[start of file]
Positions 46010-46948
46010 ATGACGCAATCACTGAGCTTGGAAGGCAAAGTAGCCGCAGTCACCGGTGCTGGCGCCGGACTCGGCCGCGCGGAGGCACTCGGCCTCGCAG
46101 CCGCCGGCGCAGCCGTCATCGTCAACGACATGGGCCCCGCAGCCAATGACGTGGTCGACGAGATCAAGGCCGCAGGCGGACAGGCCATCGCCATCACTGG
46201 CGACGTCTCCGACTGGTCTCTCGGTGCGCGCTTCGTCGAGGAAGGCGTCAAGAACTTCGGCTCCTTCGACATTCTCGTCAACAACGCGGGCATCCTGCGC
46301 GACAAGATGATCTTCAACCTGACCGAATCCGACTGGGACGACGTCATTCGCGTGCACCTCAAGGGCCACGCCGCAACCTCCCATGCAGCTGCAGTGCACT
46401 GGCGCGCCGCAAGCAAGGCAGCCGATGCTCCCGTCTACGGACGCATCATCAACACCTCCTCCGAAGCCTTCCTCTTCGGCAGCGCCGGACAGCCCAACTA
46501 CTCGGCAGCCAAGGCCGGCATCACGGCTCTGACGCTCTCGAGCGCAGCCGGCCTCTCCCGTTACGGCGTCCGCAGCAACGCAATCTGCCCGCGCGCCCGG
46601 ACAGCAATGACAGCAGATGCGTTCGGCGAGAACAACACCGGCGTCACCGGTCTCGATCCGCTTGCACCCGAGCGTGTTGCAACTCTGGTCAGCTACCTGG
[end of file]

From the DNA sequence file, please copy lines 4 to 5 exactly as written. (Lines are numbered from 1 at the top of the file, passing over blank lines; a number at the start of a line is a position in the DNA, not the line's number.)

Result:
46201 CGACGTCTCCGACTGGTCTCTCGGTGCGCGCTTCGTCGAGGAAGGCGTCAAGAACTTCGGCTCCTTCGACATTCTCGTCAACAACGCGGGCATCCTGCGC
46301 GACAAGATGATCTTCAACCTGACCGAATCCGACTGGGACGACGTCATTCGCGTGCACCTCAAGGGCCACGCCGCAACCTCCCATGCAGCTGCAGTGCACT